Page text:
This might have caused an explosion, but we had a great rig crew, so it didn’t.The driller had immediately triggered the dead man’s switch, cutting all motors, and then engaged the blowout preventer, or “BOP.”At first we thought this had worked, and he had stopped the blowout in its tracks.Unfortunately, these actions worked only for a while, and did nothing to permanently stop the blowout.The “BOP” ultimately didn’t work because it only seals off the inside of the pipe; our blowout had so much pressure behind it that when the “BOP” was engaged, the gas was rerouted and ended up coming to the surface via the annulus, or area between the pipe and the wall of the hole, so it could not be stopped by the closing of the “BOP’s” rams.We spent the next 60 hours trying every engineering trick in the book to seal off the blowout and stop the huge flow of natural gas condensate.While we worked we had to keep our eyes on the wind sock to make sure we were upwind all of the time, because condensate can kill you even when it’s not burning.This can happen simply because it’s heavier than air, and can flush all of the oxygen out and asphyxiate you if you’re overtaken by the cloud of vapor.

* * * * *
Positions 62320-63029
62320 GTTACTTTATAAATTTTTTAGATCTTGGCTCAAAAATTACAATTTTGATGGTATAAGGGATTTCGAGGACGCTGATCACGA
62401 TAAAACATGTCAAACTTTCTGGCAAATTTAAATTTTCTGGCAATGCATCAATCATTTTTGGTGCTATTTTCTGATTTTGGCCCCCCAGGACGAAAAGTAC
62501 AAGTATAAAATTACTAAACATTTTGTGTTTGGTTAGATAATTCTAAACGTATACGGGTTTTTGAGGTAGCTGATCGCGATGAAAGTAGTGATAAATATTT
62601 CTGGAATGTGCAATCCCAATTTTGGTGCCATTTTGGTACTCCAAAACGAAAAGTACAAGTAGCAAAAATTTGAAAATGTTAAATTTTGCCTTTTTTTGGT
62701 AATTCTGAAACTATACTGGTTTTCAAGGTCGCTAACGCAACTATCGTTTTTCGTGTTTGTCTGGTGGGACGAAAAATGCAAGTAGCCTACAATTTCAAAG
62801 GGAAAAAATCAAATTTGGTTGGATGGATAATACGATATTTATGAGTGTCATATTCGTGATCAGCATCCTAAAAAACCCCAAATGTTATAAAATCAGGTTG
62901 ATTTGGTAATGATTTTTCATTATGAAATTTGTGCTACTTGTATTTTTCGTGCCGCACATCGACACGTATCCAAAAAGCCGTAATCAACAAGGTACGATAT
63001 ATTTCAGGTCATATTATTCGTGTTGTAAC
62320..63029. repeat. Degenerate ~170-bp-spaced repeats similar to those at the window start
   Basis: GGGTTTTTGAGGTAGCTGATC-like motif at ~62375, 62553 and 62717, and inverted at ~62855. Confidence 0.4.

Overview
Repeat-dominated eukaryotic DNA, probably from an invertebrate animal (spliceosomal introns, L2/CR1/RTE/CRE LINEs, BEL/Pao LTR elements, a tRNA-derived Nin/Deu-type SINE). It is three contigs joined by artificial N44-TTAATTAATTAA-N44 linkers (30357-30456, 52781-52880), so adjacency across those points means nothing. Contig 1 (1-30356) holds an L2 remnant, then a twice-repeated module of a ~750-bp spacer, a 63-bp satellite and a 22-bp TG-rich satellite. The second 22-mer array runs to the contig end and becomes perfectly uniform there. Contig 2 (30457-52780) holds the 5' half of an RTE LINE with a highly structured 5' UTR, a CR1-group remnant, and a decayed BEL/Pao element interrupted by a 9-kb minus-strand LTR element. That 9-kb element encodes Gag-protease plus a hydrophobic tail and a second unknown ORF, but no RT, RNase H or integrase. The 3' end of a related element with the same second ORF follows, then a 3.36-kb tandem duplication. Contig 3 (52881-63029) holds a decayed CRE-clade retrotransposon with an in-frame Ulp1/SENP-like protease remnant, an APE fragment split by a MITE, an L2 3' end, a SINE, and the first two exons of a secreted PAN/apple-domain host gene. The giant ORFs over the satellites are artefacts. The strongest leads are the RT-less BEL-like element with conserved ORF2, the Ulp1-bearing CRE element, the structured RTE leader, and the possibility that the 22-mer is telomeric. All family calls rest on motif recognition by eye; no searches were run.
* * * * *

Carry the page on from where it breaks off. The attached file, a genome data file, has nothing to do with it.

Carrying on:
To make a long story shorter, the gas was flowing out under pressure, about 4,000 psi to be exact, and nothing we had available could hold that kind of pressure down.During a lull in the action, I sat down and looked carefully at the well data to try and figure out what had happened.Eventually I was able to show that we had crossed a fault within the very thick Cretaceous Pierre Shale, and that fault was supercharged with natural gas under pressure.Anyway, we threw everything but the kitchen sink in the hole, and it all came back at us in short order.We tried increasing the mud weight dramatically; then we tried pumping marine cement in under pressure.Nothing worked.Finally we decided to use the old-fashioned oil patch “last resort,” which was to pump the drill-hole full of a bauxite (aluminum ore) slurry that was very heavy, and then we followed that with sticks, pebbles, cement, and anything else we could find.